Boston Globe, February 26, 2007:
Clinton, an early leader in the race for the 2008 Democratic nomination, apparently has dropped -- or at least deemphasized -- "Rodham," her maiden name. Though her family name remains on her official Senate website, it's not on her campaign website and shows up only occasionally in her news releases.
New York Times today:
Senator Hillary Rodham Clinton signs autographs meticulously, drawing out each line and curve of "H-i-l-l-a-r-y," "R-o-d-h-a-m" and "C-l-i-n-t-o-n." She leaves no stray lines or wayward marks.
...She is the diligent student who gets an A in penmanship, the woman in a hurry who still takes care to dot her i's.
What? It can't be! Just last week we were assured that the evil she-demon had expunged all traces of "Rodham" from her campaign, after consultation with the other members of her coven! How is it possible that she's including it when giving autographs (which she presumably signs using the same hand she uses when guiding her broom)?
Ah, but relax. Obviously we've replaced that meme with another Hillary meme -- that she's a grade-grubber we're supposed to find icky and annoying. So don't worry, she's horrible either way.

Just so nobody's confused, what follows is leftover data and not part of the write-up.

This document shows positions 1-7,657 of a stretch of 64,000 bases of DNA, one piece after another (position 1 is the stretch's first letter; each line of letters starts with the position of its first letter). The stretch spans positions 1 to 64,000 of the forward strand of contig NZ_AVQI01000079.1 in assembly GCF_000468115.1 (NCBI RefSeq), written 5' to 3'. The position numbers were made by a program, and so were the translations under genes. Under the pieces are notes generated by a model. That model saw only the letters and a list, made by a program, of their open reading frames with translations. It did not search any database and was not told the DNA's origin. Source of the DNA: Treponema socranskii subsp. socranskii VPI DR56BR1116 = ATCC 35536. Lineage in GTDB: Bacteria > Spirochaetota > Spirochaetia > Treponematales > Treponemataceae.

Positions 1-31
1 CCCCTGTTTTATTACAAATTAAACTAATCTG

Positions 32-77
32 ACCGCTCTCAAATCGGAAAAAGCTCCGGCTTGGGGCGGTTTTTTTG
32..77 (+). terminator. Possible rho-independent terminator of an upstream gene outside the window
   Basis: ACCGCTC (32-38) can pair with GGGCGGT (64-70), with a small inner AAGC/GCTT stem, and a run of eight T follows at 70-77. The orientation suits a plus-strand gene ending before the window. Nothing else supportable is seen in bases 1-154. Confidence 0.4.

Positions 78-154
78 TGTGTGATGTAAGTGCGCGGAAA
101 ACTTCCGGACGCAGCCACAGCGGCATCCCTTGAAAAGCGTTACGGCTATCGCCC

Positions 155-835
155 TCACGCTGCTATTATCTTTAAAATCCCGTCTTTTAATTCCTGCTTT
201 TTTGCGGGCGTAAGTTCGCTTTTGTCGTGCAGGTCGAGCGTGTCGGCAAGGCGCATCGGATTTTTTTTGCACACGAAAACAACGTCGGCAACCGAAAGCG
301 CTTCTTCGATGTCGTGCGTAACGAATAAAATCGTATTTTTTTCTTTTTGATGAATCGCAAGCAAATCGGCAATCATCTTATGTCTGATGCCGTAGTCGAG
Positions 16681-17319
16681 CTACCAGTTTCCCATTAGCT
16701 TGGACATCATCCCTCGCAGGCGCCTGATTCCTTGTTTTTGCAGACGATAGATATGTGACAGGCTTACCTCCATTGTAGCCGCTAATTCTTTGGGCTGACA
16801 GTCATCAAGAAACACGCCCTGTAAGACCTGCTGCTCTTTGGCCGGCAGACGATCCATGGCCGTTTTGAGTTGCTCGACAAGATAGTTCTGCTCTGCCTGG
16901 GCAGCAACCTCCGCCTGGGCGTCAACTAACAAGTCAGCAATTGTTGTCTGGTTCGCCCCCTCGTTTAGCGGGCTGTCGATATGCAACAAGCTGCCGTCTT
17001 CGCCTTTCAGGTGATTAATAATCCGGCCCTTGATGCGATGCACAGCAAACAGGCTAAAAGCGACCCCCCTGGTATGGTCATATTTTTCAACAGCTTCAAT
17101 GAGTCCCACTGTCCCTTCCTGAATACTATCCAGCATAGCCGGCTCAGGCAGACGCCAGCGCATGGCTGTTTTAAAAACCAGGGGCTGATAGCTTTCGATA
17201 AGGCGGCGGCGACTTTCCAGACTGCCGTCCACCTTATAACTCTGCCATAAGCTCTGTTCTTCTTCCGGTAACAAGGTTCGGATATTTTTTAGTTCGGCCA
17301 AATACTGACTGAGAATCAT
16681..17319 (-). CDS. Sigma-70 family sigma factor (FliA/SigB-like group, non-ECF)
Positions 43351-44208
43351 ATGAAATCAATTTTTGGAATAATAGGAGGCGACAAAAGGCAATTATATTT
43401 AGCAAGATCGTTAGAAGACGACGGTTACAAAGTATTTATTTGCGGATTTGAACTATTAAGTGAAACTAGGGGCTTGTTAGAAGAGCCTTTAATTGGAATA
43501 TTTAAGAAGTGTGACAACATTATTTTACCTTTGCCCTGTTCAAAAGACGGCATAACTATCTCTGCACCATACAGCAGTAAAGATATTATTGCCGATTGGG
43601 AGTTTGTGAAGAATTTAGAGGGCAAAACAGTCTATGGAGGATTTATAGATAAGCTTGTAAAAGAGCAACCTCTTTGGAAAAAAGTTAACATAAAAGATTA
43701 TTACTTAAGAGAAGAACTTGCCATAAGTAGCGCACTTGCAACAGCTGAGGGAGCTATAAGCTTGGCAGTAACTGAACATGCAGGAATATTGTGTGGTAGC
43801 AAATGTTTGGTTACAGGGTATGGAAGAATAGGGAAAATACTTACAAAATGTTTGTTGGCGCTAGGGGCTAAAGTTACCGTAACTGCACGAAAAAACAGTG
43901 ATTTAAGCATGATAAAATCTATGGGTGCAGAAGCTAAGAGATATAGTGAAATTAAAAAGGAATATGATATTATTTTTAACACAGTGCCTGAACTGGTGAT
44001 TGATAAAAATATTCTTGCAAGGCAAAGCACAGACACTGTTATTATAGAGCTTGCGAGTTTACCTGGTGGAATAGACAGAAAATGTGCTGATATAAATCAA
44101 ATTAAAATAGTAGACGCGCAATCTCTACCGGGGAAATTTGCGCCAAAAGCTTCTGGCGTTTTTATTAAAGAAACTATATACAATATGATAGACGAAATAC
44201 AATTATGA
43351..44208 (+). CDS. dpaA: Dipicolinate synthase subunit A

The Times article I'm quoting is just awful. I imagine Bob Somerby or Digby or Glenn Greenwald will do it justice soon, but for now I'll just say that the point seems to be that Hillary Clinton is the first person in the history of electoral politics (with the possible exception of her husband) to (a) pre-plan seemingly spontaneous campaign appearances, (b) try to seem like both a tough leader ready for the world stage and a pal, (c) meet and greet ordinary citizens at campaign stops with a seeming sincerity that masks the desire to conclude each encounter quickly and move on to the next, (d) have an aide hold personal objects during a speech, (e) nod as a habitual gesture, (f) thank locals who helped prepare campaign appearances, (g) connect with some categories of voters more than others, and (h) have aides who seem nervous and protective. And that's a partial list.
Oh, and she's (ick!) a girl:
In Keene, N.H., in February, Mrs. Clinton said she was so thankful to all of the people "who gave me confidence," not something that male politicians typically say. Nor do they worry aloud about gaining weight.
I don't know about that "confidence" line, but gaining weight? Let's see: We have